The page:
Growers should take the time to visit their warehouse and learn more about how their fruit is being sold, Steve Lutz suggests.
Lutz, former president of the Washington Apple Commission and now vice president of The Perishables Group, said more fresh produce is being sold in places other than traditional outlets.
Ten years ago, 90 percent of foods were sold through grocery stores. Today, that’s down to 70 percent. This means marketing strategies need to change, too.
“The traditional f.o.b. sales desk, in my opinion, is dead,” he told growers at the Washington State Horticultural Association’s annual convention. “It may take ten years to bury it, but the way we conduct our business has changed and is changing fundamentally. Pushing 60 million boxes of Red Delicious through the pipeline is different from being part of a niche variety you’re trying to build a market for. The skills of our warehouses need to change.”
The produce industry is trying to entice different consumers than it has in the past. When Red Delicious dominated the Washington apple industry, it was all focused around the buyer—the retailer—rather than the consumer.
“Now, it’s more about the consumer,” Lutz said. “I think that’s a tremendous opportunity for all growers.”
Traditional mainstream apples are losing their space, and the newer mainstream varieties, such as Fuji and Gala, are losing their value as production increases.
Consumers have high expectations, and fresh is the most important purchase criterion, along with convenience.
Organic foods continue to move into the mainstream. The typical organic consumer is better educated and has a higher income level, and is making lifestyle choices.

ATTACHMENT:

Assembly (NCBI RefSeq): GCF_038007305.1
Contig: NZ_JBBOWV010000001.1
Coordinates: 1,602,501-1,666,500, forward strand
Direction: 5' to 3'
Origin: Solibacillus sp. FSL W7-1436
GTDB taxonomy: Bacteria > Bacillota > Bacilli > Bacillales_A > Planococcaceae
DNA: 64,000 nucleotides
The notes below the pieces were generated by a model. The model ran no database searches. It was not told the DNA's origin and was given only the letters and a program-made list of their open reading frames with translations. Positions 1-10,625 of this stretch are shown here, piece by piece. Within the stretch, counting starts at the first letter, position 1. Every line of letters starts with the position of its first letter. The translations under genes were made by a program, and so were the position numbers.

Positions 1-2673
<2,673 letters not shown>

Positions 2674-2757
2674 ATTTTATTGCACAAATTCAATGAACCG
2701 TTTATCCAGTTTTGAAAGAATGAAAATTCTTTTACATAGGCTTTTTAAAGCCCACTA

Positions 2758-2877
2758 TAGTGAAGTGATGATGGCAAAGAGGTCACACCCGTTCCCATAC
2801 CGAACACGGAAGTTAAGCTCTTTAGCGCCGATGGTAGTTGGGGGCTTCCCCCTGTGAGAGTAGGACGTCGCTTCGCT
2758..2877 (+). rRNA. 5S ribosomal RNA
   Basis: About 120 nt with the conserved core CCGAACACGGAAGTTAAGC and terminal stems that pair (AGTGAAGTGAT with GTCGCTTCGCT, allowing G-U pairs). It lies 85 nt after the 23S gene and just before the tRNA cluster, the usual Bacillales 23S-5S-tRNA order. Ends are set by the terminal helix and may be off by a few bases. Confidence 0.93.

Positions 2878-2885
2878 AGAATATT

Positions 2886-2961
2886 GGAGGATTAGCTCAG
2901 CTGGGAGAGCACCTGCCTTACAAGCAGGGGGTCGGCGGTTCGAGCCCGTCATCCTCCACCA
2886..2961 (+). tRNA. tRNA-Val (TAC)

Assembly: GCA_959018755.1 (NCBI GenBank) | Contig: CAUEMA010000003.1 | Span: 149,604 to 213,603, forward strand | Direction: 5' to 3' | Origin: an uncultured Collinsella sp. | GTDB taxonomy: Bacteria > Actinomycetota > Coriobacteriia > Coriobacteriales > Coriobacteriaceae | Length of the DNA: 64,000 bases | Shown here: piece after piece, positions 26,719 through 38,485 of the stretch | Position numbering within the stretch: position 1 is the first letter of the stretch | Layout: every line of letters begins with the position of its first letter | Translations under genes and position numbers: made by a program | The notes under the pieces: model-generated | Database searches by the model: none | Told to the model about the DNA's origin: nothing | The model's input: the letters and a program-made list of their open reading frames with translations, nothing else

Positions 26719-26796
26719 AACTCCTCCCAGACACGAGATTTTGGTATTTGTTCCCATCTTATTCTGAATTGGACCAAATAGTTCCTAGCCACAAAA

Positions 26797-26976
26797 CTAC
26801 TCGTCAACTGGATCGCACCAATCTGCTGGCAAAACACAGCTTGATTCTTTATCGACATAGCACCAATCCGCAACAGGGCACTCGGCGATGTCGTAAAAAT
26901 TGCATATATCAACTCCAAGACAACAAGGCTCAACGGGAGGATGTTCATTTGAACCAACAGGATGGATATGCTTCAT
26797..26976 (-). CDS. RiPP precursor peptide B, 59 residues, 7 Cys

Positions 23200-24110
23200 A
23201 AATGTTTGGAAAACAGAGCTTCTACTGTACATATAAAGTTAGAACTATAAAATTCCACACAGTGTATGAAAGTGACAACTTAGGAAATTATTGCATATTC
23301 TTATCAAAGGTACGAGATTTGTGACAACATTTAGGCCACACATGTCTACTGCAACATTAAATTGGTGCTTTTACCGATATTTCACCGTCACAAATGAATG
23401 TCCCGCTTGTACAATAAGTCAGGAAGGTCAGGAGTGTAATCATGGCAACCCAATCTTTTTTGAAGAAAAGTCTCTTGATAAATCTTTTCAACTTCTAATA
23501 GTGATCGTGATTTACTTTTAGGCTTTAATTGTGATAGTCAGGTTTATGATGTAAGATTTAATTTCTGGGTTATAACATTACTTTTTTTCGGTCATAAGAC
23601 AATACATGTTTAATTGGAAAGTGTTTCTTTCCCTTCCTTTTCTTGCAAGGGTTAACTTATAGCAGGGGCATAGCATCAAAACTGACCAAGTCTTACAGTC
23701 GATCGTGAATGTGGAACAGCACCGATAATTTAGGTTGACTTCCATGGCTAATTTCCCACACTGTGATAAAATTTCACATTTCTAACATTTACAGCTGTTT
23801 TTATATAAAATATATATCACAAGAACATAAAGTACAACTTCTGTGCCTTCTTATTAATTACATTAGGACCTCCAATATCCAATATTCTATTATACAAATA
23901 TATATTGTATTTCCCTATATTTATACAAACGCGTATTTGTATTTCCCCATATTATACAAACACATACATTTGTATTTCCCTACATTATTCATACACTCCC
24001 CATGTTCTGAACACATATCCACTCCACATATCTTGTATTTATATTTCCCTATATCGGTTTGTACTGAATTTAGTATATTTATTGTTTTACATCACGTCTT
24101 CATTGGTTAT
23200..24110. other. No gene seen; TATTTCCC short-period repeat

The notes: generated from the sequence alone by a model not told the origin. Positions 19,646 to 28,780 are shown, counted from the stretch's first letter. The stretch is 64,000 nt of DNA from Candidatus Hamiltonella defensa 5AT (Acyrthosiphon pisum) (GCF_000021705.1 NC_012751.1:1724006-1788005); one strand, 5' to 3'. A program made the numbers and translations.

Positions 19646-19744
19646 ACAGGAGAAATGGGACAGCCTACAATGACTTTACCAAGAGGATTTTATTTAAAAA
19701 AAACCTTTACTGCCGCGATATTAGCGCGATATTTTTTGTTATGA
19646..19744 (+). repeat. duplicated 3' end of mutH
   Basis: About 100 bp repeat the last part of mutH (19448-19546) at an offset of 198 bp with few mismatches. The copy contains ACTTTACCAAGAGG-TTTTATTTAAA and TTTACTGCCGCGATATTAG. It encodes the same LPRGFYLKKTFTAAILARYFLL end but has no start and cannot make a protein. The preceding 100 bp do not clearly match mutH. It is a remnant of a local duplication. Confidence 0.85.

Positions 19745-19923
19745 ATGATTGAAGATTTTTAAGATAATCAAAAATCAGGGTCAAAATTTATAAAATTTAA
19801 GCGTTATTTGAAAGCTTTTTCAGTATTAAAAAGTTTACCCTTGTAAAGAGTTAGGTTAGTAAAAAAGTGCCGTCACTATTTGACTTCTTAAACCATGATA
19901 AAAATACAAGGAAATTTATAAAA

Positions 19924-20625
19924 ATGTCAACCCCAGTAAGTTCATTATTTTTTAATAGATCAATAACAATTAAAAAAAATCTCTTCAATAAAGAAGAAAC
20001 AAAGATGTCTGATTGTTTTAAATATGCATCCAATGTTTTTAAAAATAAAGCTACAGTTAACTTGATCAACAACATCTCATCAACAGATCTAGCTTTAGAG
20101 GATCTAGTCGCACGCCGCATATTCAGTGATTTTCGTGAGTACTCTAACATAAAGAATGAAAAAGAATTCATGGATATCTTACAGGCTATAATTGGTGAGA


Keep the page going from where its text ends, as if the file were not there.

“I think we have to be prepared for the fact that organics are going to see regular substantial growth,” Lutz said.
Who are they selling to?
Warehouses need to be able to exploit new opportunities, he said. “Warehouse selection is more important to you, as a grower, probably than it’s ever been. If you’re just doing Red Delicious, how important is your warehouse? Some might do better than another. But as you go into niche varieties, that warehouse selection becomes a very critical decision for you, as a grower. Warehouses need new kinds of marketing expertise to succeed in today’s market.
“Take a very hard look at your warehouse,” he advised. “Take a look at the customer list. Who are they selling to and who are they being successful with? Look at the top ten customers. That will give you a great clue on their marketing approach.”
Lutz foresees continued growth of nontraditional outlets for fresh produce. This is leaving traditional retailers struggling to find their niche in the evolving marketplace.
“Conventional retailers will continue to be under a lot of pressure until their stores evolve to match up with the consumer,” he observed. “Retail consolidation as a solution to customer erosion has not worked. The traditional retail format based on large, cookie-cutter stores is fading.”
Conventional retailers now see perishable foods as a key competitive tool, and perishables are how they are going to distinguish themselves from the competition, he added. “Grocers are looking for new tools to help them survive against Wal-Mart. Retailers, for probably the first time in twenty years, are looking across the perishables landscape, including apples, to see what is there that they can sell to differentiate their store.”
Lutz stressed that the tremendous changes the retail food business is going through have not happened suddenly. “The business is evolving all the time. It’s not a start-and-stop process. My observation is that change will continue, and that’s the nature of the business, and we have to be prepared to deal with that.
“It helps us to be able to focus on incremental changes we need to make to stay on course with where the trends seem to be going.”